On behalf of the committee, I wish to thank the National Science Foundation and the Rockefeller Brothers Fund for their support of this project and the staff and students of the Workshop in Political Theory and Policy Analysis at Indiana University, who hosted the project participants in Indiana and have provided assistance at various stages in the project. The committee’s gratitude goes to Brian Tobachnick, who managed the logistics of the project during its early stages and to Deborah Johnson, who carried it the rest of the way. We also owe a debt to Laura Penny, who did the copy editing, and to Yvonne Wise, who managed the review and editorial processes.
I wish to thank the following individuals for their participation in the review of the papers in this volume: James Acheson, Indiana University; Robert Axelrod, University of Michigan; Susan Buck, University of North Carolina, Greensboro; Susan Hanna, Oregon State University; Peter Haas, University of Massachusetts; Kai Lee, Williams College, Williamstown, Massachusetts; Gary Libecap, University of Arizona; Margaret McKean, Duke University; Ruth Meinzen-Dick, International Food Policy Research Institute, Washington, DC; Ronald Mitchell, Stanford University; Emilio Moran, Indiana University; Granger Morgan, Carnegie Mellon University; Edward Parson, John F. Kennedy School of Government, Harvard University; Pauline Peters, Harvard University; Charles Plott, Cali-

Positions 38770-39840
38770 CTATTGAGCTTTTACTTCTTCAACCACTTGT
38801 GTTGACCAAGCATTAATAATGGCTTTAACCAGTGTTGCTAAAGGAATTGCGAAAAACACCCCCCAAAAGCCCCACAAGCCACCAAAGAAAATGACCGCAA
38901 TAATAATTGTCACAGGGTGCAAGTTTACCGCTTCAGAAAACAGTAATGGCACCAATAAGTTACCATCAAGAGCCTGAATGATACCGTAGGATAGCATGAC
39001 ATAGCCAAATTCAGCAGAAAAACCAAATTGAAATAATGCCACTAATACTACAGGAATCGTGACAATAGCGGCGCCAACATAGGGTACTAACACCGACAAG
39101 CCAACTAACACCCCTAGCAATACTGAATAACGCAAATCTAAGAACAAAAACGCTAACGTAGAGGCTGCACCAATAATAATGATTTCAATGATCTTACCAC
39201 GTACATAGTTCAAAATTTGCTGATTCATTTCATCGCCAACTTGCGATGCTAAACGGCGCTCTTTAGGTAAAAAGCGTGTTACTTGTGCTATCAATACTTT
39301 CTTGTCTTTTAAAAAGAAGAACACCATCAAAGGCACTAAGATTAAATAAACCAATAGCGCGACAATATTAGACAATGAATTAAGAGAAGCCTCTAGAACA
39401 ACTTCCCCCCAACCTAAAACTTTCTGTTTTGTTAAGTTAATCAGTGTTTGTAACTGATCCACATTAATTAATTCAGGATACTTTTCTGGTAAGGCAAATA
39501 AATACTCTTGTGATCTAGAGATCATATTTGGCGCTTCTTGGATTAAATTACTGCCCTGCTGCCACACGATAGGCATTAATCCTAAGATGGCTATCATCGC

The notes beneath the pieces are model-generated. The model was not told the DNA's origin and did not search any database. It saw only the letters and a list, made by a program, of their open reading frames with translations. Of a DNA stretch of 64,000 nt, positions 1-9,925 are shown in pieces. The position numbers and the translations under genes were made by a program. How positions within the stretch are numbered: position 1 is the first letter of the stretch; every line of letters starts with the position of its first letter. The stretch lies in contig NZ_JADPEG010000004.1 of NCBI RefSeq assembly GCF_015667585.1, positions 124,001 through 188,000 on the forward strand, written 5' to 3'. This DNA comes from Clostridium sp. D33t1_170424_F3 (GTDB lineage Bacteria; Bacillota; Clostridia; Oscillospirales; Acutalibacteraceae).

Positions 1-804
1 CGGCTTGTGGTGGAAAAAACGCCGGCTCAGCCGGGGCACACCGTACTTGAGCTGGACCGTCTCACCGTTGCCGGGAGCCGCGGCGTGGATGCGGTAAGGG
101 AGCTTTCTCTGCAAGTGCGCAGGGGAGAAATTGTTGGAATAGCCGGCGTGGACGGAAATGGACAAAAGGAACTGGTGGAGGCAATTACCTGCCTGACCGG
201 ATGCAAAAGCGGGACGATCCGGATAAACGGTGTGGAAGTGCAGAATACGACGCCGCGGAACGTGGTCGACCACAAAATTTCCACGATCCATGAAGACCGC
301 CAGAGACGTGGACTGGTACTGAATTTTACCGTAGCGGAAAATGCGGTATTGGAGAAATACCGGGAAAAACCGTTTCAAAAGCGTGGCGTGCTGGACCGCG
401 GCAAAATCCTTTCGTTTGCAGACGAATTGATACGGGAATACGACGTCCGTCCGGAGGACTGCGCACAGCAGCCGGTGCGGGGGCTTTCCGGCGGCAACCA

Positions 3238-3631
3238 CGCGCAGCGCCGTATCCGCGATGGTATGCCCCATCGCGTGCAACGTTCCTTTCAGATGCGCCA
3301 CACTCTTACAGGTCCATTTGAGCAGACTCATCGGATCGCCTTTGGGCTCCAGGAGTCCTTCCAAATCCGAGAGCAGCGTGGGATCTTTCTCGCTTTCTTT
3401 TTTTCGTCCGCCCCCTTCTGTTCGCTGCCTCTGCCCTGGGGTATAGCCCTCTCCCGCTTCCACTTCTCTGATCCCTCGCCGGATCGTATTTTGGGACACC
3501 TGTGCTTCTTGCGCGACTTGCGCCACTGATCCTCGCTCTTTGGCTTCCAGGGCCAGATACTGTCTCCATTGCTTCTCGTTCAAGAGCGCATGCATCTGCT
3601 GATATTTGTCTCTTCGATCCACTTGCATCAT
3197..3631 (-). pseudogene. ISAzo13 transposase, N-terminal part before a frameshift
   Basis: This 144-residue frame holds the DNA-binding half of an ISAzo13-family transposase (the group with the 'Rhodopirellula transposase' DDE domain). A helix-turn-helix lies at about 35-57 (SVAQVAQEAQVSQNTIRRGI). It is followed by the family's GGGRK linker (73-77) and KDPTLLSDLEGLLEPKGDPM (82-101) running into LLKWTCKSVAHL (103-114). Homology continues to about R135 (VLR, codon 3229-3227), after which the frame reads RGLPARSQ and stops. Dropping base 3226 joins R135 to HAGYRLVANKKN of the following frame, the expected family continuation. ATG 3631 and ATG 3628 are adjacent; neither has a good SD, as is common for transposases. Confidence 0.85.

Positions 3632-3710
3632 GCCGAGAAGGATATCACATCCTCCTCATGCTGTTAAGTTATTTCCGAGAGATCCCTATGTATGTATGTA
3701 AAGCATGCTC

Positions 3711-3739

fornia Technical Institute; Lore Ruttan, Indiana University; Edella Schlager, University of Arizona; Robert Stavins, Harvard University; Mark Van Vugt, University of Southhampton, England; James Walker, Indiana University; and Rick Wilson, Rice University.
Although the individuals listed provided constructive comments and suggestions, it must be emphasized that the final responsibility for the content of this book rests with the authors and editors.
Thomas Dietz, Chair
Committee on the Human Dimensions of Global Change
The Drama of the Commons
Common Resources and Institutional Sustainability
Unequal Irrigators: Heterogeneity and Commons Management in Large-Scale Multivariate Research
Factors Influencing Cooperation in Commons Dilemmas: A Review of Experimental Psychological Research
Appropriating the Commons: A Theoretical Explanation
The Tradable Permits Approach to Protecting the Commons: What Have We Learned?
Common Property, Regulatory Property, and Environmental Protection: Comparing Community-Based Management to Tradable Environmental Allowances
Institutional Interplay: The Environmental Consequences of Cross-Scale Interactions
Cross-Scale Institutional Linkages: Perspectives from the Bottom Up
Scientific Uncertainty, Complex Systems, and the Design of Common-Pool Institutions
Emergence of Institutions for the Commons: Contexts, Situations, and Events
An Evolutionary Theory of Commons Management
Knowledge and Questions After 15 Years of Research